This book brings together internationally-distinguished scholars from History, Philosophy, Development Studies, Geography, and International Relations (IR) to examine recent developments in Marxist approaches to world politics.
Offering original and stimulating analyses of subjects traditionally at the forefront of Marxist studies of world politics, the collection also considers issues which have yet to be fully explored within a number of disciplines. Examining a wide array of topics ranging from the imperialism-globalization debate, the connections between social structures and foreign relations, the role of identity and imperialist norms in world politics, to the relationship between Marxist and Realist IR Theory, the contributors seek to further theoretical discussions and their implications for emancipatory radical politics. These contributions are structured around two major themes:
• The relationship between capitalist modernity and the states-system in explaining the changing patterns of inter-state conflict and cooperation;
• The debates within Marxist and IR discourses on the theoretical significance of ‘the international’, covering topics including uneven and combined development and passive revolution.
An impressive collection that seeks to advance dialogue and research, Marxism and World Politics will be of interest to students and scholars of IR, International Political Economy, Political Science, and Historical Sociology.
Table of Contents
The Renaissance Of Historical Materialism In International Relations Theory: An Introduction Alexander Anievas Part I: The Geopolitics Of Capitalist Modernity 1. Does Capitalism Need The State-System? Alex Callinicos 2. The Changing ‘Logics’ Of Capitalist Competition Benno Teschke And Hannes Lacher 3. Western Hegemony And Transnational Capital: A Dialectical Perspective Kees Van Der Pijl 4. Beyond The Theory Of Imperialism: Global Capitalism And The Transnational State William I Robinson 5. Many Capitals, Many States: Logic, Contingency Or Mediation? Neil Davidson 6. Globalization And Ideology: Post-Fordist Capitalism And The Politics Of Imperial Consent Mark Rupert 7. To Be Or Not To Be A Reductionist Marxism—Is That The Question? John Hobson 8. Industrial Development And International Political Conflict In Contemporary Capitalism Peter Gowan Part II: Marxism And ‘The International 9. Uneven And Combined Development: The Social-Relational Substratum Of ‘The International’? An Exchange Of Letters Alex Callinicos And Justin Rosenberg 10. Non-Synchronicity, Capitalism And Uneven And Combined Development Sam Ashman 11. The Geopolitics Of Passive Revolution Adam David Morton 12. Approaching ‘The International’: Beyond Political Marxism Jamie C. Allinson and Alexander Anievas 13. Politics And The International Simon Bromley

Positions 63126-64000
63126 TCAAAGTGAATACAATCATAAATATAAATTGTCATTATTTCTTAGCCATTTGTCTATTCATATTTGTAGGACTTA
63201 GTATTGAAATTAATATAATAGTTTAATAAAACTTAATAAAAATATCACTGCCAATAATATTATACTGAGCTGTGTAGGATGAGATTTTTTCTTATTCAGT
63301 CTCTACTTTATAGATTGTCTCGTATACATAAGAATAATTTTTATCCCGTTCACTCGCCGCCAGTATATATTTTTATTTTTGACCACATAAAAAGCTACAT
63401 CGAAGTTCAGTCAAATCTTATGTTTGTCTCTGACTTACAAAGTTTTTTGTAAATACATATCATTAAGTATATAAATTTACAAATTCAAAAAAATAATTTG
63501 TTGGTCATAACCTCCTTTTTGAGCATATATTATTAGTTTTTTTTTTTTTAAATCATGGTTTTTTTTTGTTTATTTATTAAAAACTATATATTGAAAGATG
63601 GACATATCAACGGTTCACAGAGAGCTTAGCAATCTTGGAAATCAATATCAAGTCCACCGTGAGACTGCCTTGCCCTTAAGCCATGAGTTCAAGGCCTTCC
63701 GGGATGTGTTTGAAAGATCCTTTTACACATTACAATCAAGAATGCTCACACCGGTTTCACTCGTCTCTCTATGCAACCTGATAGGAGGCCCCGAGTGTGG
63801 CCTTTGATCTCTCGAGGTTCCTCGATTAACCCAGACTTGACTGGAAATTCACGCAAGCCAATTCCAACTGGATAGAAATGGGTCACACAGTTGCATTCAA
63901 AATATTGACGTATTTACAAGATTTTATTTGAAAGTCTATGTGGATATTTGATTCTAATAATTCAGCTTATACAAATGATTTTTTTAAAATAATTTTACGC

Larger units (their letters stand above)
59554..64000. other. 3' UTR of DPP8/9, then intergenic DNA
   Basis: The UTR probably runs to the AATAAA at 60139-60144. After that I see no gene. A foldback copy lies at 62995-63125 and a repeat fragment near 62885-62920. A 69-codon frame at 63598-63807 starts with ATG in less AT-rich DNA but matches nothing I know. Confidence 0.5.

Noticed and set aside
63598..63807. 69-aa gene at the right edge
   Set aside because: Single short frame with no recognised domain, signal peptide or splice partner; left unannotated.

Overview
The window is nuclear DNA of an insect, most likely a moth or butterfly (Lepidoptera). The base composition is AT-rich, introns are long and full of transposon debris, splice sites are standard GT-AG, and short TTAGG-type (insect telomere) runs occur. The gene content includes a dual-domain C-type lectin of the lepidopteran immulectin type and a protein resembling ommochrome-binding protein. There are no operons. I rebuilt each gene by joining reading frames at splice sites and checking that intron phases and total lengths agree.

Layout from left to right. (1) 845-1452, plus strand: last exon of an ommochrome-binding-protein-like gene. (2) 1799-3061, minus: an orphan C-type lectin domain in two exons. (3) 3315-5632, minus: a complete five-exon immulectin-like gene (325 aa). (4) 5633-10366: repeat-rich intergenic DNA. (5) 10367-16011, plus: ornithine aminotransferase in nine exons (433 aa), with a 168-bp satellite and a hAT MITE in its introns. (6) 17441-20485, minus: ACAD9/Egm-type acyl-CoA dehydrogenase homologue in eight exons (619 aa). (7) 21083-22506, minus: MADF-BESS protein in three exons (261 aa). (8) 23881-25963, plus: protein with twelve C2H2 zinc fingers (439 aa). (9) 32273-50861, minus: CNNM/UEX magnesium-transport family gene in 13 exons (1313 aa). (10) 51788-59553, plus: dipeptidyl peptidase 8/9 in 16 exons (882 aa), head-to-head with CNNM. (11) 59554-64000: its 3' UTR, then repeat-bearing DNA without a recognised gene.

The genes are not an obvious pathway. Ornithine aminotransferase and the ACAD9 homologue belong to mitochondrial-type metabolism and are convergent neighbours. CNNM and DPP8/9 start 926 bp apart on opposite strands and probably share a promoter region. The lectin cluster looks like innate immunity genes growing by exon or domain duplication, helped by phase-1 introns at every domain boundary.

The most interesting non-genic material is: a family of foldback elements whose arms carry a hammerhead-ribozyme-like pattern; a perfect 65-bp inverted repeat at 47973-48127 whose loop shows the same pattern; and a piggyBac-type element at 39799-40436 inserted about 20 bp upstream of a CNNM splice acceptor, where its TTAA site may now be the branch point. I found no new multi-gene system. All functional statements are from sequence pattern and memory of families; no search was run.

Alexander Anievas is a PhD candidate at the Centre of International Studies, University of Cambridge, UK. He is also currently the managing editor of the Cambridge Review of International Affairs and member of the Editorial Board of Historical Materialism: Research in Critical Marxist Theory.
‘Over the past few years, a distinctly Marxian approach to the study of international relations has been steadily gathering steam. This volume brings together a number of the most interesting proponents of that approach. Unlike most edited volumes, this one coheres remarkably well, owing largely to the common framework that binds the essays together. But Anievas also uses great judgment in choosing essays that that show the tensions and debates within this resurgent Marxist theorizing. This is a volume that will appeal to all scholars interested in the evolution and current dynamics of the interstate system.’ - Vivek Chibber, New York University, USA
‘This collection does an admirable job in moving uneven and combined development to the centre of any convincing Marxist account of "the international". I thoroughly recommend it.’ - Ray Kiely, Professor of International Politics, Queen Mary University of London, UK
‘Easily the best introduction to the diversity and richness of contemporary Marxist theory in International Relations and an important resource for anyone seeking to make sense of the relations between capitalism and geopolitics today.’ - Mark Laffey, SOAS, University of London, UK
‘This is a lively, timely, and important contribution to a fundamental and controversial theme in the study of international relations. The significance of the topic is matched by the wide range of contributions, the clarity of the critiques of mainstream approaches, and the thought-provoking nature of the debates among the contributors themselves. This exciting collection will become a crucial reference point for further critical inquiry into international relations and geo-politics more broadly. It will also contribute to the overdue renaissance of historical materialism in period where much more than ideas are at stake in the field of world politics. I recommend this text with great enthusiasm.’ - Robert Jessop, Professor, Institute for Advanced Studies, Lancaster University, UK
‘Marxist thinkers have been intensively revisiting the field of international relations in recent years. This excellent reader brings together some key texts of the most recent crop, thus offering an indispensable reference for any inquiry into the Marxist interpretation of contemporary IR and the debates that it elicits among Marxists.’ - Gilbert Achcar, SOAS, University of London, UK
‘A lively, iconoclastic , but above all intelligent set of essays that shows that the marginalization of Marxism within the academy is not only politicaly unjustifiable, but intellectually counterproductive as well. A must read for those who once claimed that Marx and all his dubious thoughts had finally been consigned to the proverbial trash heap of history back in 1989.’ - Professor Michael Cox, Co-Director, IDEAS, LSE